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Spawn Production of Indian Major Carps in Chinese Hatcheries

Introduction:

In the early days of induced carp breeding, there were only outdoor breeding and hatching facilities mainly comprising of cloth enclosures (called hapas) installed in ponds. The use of hapas involves mechanical transfer of eggs from breeding hapas to hatching hapas (Jhingran, & Pullin, 1985). But isolation and picking up the individual spawners latter becomes quite difficult in a community breeding tank whatever its shape, despite operating a dip net. Keeping this in background, Chinese hatchery was originated with various facilities like continuous water flow within a limited space, centrifugal force creates effective inlet and outlet, provides additional aeration which ultimately makes hatching more effective. But after all, the success and failure of a hatchery owner is very much dependent on hatchling care and also on his hatchery management technique.

Why hatchery?

In India, many farmers allow to hatch the eggs of carps (both IMC and Chinese carps) in stagnant ponds which often subjected to heavy predation and exposure to diseases due to infections and environmental hazards. It causes to the reduction of hatching percentage. For this reason, fertilized eggs are generally collected after water-hardening and moved to special incubation chamber for hatching. This incubation chamber may be traditional hatching hapas or may be cemented or fibered Chinese hatchery. Now, hatching of eggs in a pond-hatching device, like a hatching hapa, involves devastating consequences from a rise of water temperature to drop of water level which often lead to total mortality of hatchlings. In comparison to a hatching hapa, a Chinese carp hatchery is more efficient to maintain a running water supply as it is a flow-through system. Here, the rate of water flow, water temperature and dissolved oxygen content can be controlled and that ultimately leads to the control of bacterial and fungal infections.

Chinese hatchery with shower system

Essential components of a hatchery:

Broodstock ponds’ to hold adult fish for spawning that serve as donors of pituitary glands and to accommodate spent females and males;

  • ‘Overhead tank’ for water storage and supply to the hatchery whenever is needed;

  • ‘Breeding pool’ may be either earthen pond or cemented tank or cemented cistern;

  • ‘Hatching pool’ may be cemented or fabricated portable FRP carp hatchery with a circular water flow system;

  • ‘Spawn collection chamber’ where spawns can be collected. It should be located at a level lower to the hatching pool;

  • ‘Nursery ponds’ for rearing post larvae to fry stage (not necessarily). If the business is only limited to the spawn production it is recommended to build ‘spawn storage tank’ at least for 3 days or unless it is marketed to the nursery owner.

A sample of eggs of IMC in early morning before transferring into hatchery

Operational procedure of spawn production:

  • The broodstock pond is prepared by liming and fertilization. By January/February, it should be stocked with required species.

  • 2-3 year old brood fishes that are weighted around 1.5-4.0 kg should be selected as brooder.

  • Before putting the broodfish into the pond, they should be dipped in potassium permanganate solution.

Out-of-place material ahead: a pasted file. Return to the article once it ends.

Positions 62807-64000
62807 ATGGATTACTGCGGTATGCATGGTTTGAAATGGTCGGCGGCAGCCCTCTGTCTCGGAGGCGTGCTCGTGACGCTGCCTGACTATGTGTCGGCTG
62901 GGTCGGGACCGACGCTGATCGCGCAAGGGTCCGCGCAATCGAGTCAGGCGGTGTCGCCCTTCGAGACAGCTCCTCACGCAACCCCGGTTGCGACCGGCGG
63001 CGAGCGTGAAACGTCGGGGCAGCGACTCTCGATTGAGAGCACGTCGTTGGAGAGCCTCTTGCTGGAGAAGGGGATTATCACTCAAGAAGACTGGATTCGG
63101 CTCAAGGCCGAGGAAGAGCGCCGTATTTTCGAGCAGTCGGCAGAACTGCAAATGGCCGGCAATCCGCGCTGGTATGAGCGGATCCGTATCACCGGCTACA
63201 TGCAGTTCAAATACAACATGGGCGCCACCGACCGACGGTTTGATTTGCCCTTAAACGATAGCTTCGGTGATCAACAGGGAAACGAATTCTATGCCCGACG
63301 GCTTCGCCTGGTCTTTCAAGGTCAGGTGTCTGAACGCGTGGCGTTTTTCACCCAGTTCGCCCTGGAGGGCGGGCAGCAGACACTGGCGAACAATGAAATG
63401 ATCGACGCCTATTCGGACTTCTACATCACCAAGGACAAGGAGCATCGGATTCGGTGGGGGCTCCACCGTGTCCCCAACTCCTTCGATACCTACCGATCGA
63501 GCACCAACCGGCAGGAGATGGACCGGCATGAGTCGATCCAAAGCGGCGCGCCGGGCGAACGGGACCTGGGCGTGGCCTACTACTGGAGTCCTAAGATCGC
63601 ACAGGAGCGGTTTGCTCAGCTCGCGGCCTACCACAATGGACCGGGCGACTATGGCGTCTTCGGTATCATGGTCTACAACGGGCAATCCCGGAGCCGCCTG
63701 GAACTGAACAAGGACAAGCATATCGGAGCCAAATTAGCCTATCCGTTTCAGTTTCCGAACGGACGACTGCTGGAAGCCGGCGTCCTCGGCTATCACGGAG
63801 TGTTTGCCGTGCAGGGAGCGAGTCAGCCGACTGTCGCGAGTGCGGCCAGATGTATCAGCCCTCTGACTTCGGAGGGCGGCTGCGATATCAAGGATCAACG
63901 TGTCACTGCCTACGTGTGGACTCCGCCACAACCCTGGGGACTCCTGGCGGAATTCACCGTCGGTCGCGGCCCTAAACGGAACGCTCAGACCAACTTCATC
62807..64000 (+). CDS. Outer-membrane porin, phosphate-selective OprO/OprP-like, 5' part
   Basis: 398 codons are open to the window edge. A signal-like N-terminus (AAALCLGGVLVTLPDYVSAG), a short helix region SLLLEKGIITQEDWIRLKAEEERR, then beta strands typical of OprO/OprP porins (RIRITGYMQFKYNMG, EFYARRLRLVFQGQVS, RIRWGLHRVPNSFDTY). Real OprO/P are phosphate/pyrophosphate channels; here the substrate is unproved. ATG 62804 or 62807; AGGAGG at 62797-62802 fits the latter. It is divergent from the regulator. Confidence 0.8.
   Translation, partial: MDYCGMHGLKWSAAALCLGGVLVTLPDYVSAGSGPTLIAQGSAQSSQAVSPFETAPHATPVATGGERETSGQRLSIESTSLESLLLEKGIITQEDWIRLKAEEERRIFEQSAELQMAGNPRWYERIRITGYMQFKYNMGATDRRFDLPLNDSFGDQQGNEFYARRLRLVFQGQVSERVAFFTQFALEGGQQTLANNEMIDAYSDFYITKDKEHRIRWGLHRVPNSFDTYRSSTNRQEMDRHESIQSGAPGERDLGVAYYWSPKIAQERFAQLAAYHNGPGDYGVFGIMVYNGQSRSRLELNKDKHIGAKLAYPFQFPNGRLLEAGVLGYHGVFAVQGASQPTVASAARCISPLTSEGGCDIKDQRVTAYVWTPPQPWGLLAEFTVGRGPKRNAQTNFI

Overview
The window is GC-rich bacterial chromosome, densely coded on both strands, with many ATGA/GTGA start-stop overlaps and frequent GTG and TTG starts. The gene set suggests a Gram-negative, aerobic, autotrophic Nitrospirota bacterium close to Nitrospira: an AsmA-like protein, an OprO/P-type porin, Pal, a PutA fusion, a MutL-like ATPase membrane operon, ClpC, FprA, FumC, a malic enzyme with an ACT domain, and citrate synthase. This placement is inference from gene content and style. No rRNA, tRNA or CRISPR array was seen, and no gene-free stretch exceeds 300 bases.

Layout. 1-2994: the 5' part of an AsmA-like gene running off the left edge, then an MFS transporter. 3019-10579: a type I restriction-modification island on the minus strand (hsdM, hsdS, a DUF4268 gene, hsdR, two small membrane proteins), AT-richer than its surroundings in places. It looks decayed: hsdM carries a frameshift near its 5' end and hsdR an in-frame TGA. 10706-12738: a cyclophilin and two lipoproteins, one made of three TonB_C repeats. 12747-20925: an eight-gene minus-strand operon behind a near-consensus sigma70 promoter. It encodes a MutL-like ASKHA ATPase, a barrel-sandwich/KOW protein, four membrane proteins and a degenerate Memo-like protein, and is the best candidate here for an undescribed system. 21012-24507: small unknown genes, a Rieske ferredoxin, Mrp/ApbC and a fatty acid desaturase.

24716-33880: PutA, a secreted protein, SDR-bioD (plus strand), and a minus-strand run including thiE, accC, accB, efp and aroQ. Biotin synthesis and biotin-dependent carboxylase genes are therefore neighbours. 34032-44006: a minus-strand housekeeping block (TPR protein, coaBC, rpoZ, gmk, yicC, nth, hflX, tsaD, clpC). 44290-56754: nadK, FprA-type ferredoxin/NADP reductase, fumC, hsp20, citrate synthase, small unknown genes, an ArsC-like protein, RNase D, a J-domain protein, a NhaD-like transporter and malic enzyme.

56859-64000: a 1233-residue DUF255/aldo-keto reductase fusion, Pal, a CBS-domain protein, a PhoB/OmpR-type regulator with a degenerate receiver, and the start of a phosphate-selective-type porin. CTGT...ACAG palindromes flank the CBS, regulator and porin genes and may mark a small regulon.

• Every fortnight, the pond should be netted to check the condition of the fish and to keep brooders healthy. From the end of May or early June, breeders can be selected for spawning. But in the advancement of modern technology that is by using synthetic hormone (like spawnpro, ovatide, ovaprim etc.) brooders can be injected from March month onwards.

  • Brooders then are carefully transferred to the breeding pool. The water in the breeding pool should be about 1 m deep. The broodfish should be stocked at about 3-4 kg/m3.

  • The broodfish are then left in the breeding pool for acclimatization for about 4-6 hours. After this, the females are taken out, injected and returned to the pool. Four to six hours after this, then females are injected again. The males are also injected at this time, if necessary.

  • A shower head above the breeding pool stimulates brooders.

  • When the fish have spawned, the eggs are transferred to the hatching pool.

  • Hatching takes 16-20 hours. The broken egg shells pass out through the nylon netting.

  • After 72 hours the hatchlings (spawn) are collected in the ‘Spawn Collection Chamber’.

  • After absorbing the yolk sac spawns can be reared in the nursery.

Conclusion:

With the increased commercialization of carp farming and greater market focus there is a need to increase the production of spawn in a rapid way which can be achieve through a proper hatchery management. One can take ‘spawn production of Indian Major Carps in Chinese hatchery’ as a business venture. They can start it by opening smaller hatchery unit (buy brooder fish from others and sell it with linking nursery owner or grow out farmer) and later expanded it in larger unit (have brooder pond and nursery pond). Proper knowledge on hatchery operation and adoption of scientific practices can make a hatchery owner to a successful entrepreneur.

Reference:

Jhingran, V. G., & Pullin, R. S. (1985). A hatchery manual for the common, Chinese, and Indian major carps (No. 252). WorldFish.

Authors details

1Soumili Das, Ph.D. Scholar, Department of Fishery Extension, Faculty of Fishery Sciences, West Bengal University of Animal and Fishery Sciences

2Satarupa Ghosh, Ph.D. Scholar, Department of Aquatic Environment Management, Faculty of Fishery Sciences, West Bengal University of Animal and Fishery Sciences

Corresponding email id: soumili.ext@gmail.com


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